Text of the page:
Lawrence Snyder, MD, PhD

Lawrence Snyder, MD, PhD

Professor of Neuroscience

Snyder lab | Google Scholar Profile | ResearchGate Profile | Neurotree


The Snyder laboratory studies small circuits underlying cognition in the non-human primate model. Currently, the lab has projects involving spatial representation, memory and movement; eye-hand and bimanual coordination; and correlation-based functional connectivity. In the past the lab has worked on topics including effector-selective circuits underlying movement, cognitive switch costs, and neuronal correlates of rewards.

Spatial representation and memory

How are locations in space are represented in the cerebral cortex, and how those representations are used to guide eye and arm movements. More generally, how is sensory spatial information transformed into commands for movement? And, given a system in which this occurs, how can we analyze that transformation?

Parietal cortex has long been implicated in the transformation of visual sensory information into motor commands. A patient with unilateral parietal damage may ignore objects in one half of the world, clothe only half of their body or eat from only half of their plate. Spatial memory is affected, and there are often motor deficits as well. In order to understand the role of the parietal cortex in representing space and subserving movement, we record from individual neurons in macaque monkeys while they perform complex visuo-motor tasks. The animals are trained to look at and reach for colored spots of light – a monkey video game. We ask how the locations of these spots are represented by neural activity in the brain. What frame of reference is used? Is there a single, generic representation or multiple special purpose representations? How is spatial information from other sensory systems combined with visually-derived information? How does the nature of the task, and what the animal intends to do, affect parietal processing? Is parietal cortex specifically involved in the learning of new sensory-motor mappings? How do rewards affect processing?

Frontal cortex has long been implicated in spatial memory. The lab has been asking whether those memories are effector-specific or effector-general, and what are the computational principles underlying the actual circuits subserving memory.

Eye-hand and bimanual coordination: We easily combine movements of our two arms and eyes in order to manipulate objects in the world. What circuits are responsible for this coordination? To what extent does each hemisphere control a single arm, with communication across the hemispheres subserving bimanual coordination? What are the patterns of eye movements that accompany arm movements to two different locations, and is there anything special about the circuitry driving those movements?

Correlation-based functional connectivity. Resting state functional connectivity using fMRI has greatly advanced our understanding of brain architecture. We still do not know, however, exactly what drives these correlations in blood oxygen levels and whether the correlations play an important role in cognition. The lab recently developed oxygen polarography so that we can simultaneously record oxygen across multiple brain networks, LFP and spiking activity. The lab has learned much about the manifestations of functional connectivity correlation in these modalities, and are begin to put together a mechanistic understanding of these processes.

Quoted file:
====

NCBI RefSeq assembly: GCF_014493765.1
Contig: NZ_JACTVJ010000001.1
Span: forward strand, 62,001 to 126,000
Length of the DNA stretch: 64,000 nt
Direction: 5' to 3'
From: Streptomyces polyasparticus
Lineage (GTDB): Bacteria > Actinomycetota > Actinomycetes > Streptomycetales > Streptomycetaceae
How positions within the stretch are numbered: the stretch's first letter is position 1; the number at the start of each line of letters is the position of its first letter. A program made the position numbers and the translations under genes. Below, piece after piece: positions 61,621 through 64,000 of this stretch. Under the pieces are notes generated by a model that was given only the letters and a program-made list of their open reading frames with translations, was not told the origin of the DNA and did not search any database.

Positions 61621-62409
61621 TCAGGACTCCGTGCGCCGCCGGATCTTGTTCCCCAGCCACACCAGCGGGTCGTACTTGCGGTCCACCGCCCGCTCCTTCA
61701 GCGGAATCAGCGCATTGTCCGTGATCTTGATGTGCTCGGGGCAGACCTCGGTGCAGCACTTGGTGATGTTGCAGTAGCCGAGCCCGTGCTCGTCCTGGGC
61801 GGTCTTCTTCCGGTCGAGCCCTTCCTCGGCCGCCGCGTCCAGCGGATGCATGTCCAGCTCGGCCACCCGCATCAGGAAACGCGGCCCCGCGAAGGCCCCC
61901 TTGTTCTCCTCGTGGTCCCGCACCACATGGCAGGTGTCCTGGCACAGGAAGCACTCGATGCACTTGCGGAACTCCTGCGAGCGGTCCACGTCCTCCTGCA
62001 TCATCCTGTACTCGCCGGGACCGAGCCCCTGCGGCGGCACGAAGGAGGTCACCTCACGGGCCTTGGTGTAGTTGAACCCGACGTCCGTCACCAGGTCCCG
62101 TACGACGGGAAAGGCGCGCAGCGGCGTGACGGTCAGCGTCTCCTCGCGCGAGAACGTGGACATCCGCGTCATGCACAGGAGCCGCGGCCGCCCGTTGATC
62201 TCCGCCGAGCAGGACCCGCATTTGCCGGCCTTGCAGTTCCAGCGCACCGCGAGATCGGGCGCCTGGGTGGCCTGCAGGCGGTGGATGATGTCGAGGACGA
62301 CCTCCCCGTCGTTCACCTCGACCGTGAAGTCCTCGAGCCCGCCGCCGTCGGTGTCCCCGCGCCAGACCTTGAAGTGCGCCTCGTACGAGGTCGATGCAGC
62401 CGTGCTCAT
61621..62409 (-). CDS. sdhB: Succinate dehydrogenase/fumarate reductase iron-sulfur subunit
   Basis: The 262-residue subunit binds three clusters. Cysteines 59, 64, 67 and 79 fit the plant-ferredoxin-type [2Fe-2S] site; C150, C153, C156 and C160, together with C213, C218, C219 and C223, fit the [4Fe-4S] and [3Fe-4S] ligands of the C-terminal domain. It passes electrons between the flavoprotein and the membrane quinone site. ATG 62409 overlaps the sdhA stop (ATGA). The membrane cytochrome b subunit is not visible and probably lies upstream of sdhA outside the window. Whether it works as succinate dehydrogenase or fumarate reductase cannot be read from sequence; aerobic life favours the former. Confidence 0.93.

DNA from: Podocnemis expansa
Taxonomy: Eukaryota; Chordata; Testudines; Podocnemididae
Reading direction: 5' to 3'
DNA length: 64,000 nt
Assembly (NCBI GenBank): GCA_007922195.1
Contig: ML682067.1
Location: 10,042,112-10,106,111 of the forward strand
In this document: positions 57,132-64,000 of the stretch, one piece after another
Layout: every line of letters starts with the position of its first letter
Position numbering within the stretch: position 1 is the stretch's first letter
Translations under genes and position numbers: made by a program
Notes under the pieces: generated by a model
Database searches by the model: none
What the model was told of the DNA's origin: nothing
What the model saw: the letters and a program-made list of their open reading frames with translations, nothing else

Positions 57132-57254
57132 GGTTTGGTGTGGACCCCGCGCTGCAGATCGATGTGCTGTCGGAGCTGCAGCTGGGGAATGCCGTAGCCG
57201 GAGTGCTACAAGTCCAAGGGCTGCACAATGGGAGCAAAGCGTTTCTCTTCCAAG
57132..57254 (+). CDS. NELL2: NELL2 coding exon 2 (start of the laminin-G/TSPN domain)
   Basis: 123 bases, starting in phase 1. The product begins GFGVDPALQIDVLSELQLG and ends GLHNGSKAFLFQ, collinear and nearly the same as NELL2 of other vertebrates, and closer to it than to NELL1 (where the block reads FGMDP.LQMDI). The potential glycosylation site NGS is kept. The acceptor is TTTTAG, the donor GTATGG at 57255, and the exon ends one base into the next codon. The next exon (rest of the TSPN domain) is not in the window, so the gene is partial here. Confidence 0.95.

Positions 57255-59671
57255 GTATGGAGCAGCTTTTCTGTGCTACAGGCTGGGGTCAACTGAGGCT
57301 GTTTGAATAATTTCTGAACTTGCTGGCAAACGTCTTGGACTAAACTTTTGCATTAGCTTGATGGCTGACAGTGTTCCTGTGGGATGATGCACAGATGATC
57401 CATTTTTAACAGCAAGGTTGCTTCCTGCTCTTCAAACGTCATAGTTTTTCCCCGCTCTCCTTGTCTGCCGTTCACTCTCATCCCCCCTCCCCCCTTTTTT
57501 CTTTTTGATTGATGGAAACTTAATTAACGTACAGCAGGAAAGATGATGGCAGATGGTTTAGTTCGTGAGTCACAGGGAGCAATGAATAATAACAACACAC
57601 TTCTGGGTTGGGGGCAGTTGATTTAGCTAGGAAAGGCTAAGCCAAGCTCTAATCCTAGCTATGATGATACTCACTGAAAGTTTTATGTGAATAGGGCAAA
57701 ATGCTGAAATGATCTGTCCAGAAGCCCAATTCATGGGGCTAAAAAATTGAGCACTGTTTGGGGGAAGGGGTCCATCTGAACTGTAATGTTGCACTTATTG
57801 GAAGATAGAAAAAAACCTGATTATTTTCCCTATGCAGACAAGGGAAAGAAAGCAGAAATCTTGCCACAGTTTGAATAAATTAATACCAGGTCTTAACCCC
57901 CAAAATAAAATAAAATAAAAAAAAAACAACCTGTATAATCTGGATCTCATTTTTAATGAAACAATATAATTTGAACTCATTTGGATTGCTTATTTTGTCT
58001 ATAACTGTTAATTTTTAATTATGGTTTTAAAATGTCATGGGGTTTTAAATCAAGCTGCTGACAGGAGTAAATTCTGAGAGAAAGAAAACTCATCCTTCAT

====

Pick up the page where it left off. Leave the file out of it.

Selected publications

  • Mooshagian E, Holmes CD, Snyder LH. Local field potentials in the parietal reach region reveal mechanisms of bimanual coordination. Nature Communications. 2021; 12(1):2514. doi: 10.1038/s41467-021-22701-3.
  • Papadimitriou C, Holmes CD, Snyder LH. Primate spatial memory cells become tuned early and lose tuning at cell-specific times. Cerebral Cortex. 2021; 31(9):4206-4219. doi: 10.1093/cercor/bhab079.
  • Mooshagian E, Wang C, Holmes CD, Snyder LH. Single units in the posterior parietal cortex encode patterns of bimanual coordination. Cereb Cortex. 2018; 28(5):1549-1567.
  • Papadimitriou C, White RL 3rd, Snyder LH. Ghosts in the machine II: Neural correlates of memory interference from the previous trial. Cereb Cortex. 2017; 27(4):2513-2527.
  • Bentley WJ, Li JM, Snyder AZ, Raichle ME, Snyder LH. Oxygen level and LFP in task-positive and task-negative areas: Bridging BOLD fMRI and electrophysiology. Cereb Cortex. 2016; 26(1):346-57.
  • Patel GH, Yang D, Jamerson EC, Snyder LH, Corbetta M, Ferrera VP. Functional evolution of new and expanded attention networks in humans. Proc Natl Acad Sci U S A. 2015; 112:9454-9.
  • Li JM, Bentley WJ, Snyder AZ, Raichle ME, Snyder LH. Functional connectivity arises from a slow rhythmic mechanism. Proc Natl Acad Sci U S A. 2015; 112:E2527-35.
  • Liu YQ, Yttri EA, Snyder LH. Intention and attention: different functional roles for LIPd and LIPv. Nature Neurosci. 2010; 13:495-500.
  • Stoet G, Snyder LH. Neural correlates of executive control functions in the monkey. Trends Cogn Sci. 2009; 13(5):228-34.

See a complete list of Dr. Snyder’s publications on PubMed.


1982, AB, English Princeton University

1992, MD, Medicine University of Rochester

1992, PhD, Physiology University of Rochester

Selected honors

1998-1999 Washington University/Howard Hughes Medical Institute Award

1998-2000 Sloan Foundation Research Fellowship

2001 Klingenstein Fellow

2000-2024 National Eye Institute Investigator

2004 EJLB Foundation Scholar Research Programme Award Recipient

2009-2019 National Mental Heath Institute Investigator

2012-2017 Co-Director, Washington University Neuroscience Program

2014-2019 Editorial Board, Journal of Neurophysiology

2015-2018 Program Committee, Society for Neuroscience